“Both in the African-American communities and the white communities in the South, late 19th century and early 20th century, you see boiled peanuts, particularly in South Carolina,” Moss said.


“The proper way to eat a peanut — I kid people here — if you want to taste the peanut, you got to open it with your mouth.”

-Larry Griffis, 68


From there, boiled peanuts stretched into Georgia and North Florida, Moss said, though the food remains tightly regional. He found newspapers in Virginia, a prominent peanut-growing state, baffled at the thought of boiling them.

Griffis, another South Georgia native, remembers peanuts as an integral part of his childhood. He grew up a sharecropper’s son in the 1950s. 

“There wasn’t a lot of money, and peanuts were just a treat that we looked forward to,” Griffis said. “And the reason they were there is because they served more than one purpose.” 

Peanuts were a good crop because they add nitrogen into the soil and the leaves can be used to feed livestock. Peanuts were everywhere, and Tinch and Griffis associate boiled peanuts with festivities with family and friends.

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Roadside stands boomed during the fall months because that’s when peanuts ripen. These freshly harvested peanuts are called green peanuts and still have moisture in them, which means they can be boiled in a couple hours. Griffis and his cousins used to steal into the fields to eat green peanuts.

“What we would do, we would go to the very end of the peanut patch,” Griffis said. “We would pull them up from that end, trying to get a few in without getting caught. It was just candy to us.”

Now Griffis orders raw peanuts, which are completely dried, from New Mexico so he is able to sell anytime of the year. He said Georgia farms have moved toward big-business white peanut growing for peanut butter and other products, and he prefers red peanuts to boil. 

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Despite cultural changes over the past 100 years, boiled peanuts have stayed mostly an unaltered tradition. There’s still no big brands that sell them.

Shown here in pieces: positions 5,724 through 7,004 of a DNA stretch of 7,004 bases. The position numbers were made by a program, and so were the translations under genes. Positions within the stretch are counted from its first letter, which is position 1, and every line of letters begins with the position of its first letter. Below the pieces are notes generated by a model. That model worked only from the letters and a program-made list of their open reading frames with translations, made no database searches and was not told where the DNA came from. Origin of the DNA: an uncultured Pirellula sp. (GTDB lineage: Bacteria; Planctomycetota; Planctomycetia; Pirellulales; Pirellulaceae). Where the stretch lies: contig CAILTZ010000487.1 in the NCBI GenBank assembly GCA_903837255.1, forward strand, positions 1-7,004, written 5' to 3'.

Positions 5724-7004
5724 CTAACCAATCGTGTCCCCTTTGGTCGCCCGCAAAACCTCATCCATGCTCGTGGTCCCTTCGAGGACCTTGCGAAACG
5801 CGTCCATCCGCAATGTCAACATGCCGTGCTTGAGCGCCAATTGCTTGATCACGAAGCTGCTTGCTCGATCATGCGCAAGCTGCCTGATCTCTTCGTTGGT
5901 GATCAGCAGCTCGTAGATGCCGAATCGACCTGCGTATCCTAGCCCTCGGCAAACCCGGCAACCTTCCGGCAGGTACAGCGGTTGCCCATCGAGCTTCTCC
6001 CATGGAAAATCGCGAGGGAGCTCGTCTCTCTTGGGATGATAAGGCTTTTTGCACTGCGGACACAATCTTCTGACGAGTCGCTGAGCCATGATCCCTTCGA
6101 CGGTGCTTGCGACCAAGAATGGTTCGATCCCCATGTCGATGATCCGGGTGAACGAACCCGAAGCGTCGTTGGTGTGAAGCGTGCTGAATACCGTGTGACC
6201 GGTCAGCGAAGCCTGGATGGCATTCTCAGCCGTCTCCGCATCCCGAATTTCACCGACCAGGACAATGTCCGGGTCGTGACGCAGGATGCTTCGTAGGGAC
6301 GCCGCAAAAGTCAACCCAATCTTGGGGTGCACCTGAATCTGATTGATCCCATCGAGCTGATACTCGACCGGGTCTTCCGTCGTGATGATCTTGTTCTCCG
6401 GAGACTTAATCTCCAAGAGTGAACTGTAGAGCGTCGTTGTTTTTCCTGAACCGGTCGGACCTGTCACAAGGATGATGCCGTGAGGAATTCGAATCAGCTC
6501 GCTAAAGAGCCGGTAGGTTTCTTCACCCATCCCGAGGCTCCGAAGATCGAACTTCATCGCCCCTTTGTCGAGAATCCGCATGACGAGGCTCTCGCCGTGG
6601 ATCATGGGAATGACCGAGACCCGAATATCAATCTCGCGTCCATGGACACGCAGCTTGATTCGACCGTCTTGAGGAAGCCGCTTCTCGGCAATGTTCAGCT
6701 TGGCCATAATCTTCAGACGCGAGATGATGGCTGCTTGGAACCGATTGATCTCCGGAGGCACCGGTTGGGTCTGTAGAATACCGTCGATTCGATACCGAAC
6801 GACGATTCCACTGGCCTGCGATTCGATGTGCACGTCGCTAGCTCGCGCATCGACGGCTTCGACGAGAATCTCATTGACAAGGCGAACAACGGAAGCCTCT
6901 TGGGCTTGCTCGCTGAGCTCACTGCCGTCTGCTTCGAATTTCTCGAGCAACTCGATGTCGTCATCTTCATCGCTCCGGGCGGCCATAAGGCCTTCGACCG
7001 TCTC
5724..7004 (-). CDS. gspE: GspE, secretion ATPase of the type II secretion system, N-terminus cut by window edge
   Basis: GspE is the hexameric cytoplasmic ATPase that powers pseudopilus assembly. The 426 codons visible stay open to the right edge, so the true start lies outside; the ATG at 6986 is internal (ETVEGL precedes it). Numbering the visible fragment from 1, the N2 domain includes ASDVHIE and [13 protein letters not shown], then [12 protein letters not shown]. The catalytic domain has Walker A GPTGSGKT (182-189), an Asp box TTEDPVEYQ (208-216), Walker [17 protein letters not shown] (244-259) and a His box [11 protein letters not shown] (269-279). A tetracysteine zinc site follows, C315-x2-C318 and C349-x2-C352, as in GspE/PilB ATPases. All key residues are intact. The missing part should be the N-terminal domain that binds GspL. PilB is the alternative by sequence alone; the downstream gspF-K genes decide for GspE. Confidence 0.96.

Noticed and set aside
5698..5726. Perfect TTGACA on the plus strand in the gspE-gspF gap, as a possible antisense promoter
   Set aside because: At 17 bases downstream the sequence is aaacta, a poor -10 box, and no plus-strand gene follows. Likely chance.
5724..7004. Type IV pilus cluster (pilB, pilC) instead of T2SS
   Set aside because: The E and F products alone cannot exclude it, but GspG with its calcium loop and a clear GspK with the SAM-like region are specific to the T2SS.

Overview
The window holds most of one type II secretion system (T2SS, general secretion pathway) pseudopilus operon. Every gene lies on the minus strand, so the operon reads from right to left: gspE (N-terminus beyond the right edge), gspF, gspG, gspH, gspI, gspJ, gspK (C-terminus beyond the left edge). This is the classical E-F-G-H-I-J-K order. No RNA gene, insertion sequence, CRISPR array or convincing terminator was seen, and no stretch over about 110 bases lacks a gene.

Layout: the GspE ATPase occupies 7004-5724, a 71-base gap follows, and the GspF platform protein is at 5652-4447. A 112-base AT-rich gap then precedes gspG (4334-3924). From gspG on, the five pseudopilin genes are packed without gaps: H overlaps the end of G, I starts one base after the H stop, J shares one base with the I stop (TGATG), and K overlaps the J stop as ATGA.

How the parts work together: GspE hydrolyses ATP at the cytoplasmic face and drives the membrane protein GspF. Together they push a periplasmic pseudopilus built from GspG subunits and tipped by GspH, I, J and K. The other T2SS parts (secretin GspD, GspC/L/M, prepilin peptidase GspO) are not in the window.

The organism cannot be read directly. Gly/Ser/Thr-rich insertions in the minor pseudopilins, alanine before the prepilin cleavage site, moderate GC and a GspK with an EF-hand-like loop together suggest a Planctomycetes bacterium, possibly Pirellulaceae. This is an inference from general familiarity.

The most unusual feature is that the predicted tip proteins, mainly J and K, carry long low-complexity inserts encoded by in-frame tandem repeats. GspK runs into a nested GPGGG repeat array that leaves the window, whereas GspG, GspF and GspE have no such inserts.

There are a few options on grocery shelves, such as Peanut Patch Boiled Peanuts, but Griffis and Tinch agreed that part of the allure of the snack is the atmosphere around them. Popping open a can from a shelf doesn’t have the same effect as buying a dripping bag from a fellow Southerner.

“I had some friends come in from another state, and people told them they should try the boiled peanuts,” Tinch said. “They got some in a can from the grocery store. And I was like, ‘What? No!’”

But Ted and Matt Lee, Southern chefs who grew up in Charleston, missed the unique flavor of boiled peanuts and figured other people out of the South did as well. They run a business where they ship traditional Southern foods anywhere for customers — including canned boiled peanuts. 

“They have an original flavor that’s not similar to anything else, really,” Ted Lee said. “We were upset initially that they weren’t available in New York City, where I think we understand you can get pretty much anything.” 

The two are fascinated with the food, which they consider an embodiment of Southern culture. Cracking open a shell isn’t just a burst of salty flavor. It’s also a burst of regional pride. 

“The aura around boiled peanuts invites an anti-establishment, anti-commercial mindset, and I think Southerners like to rally around those kinds of things,” Lee said.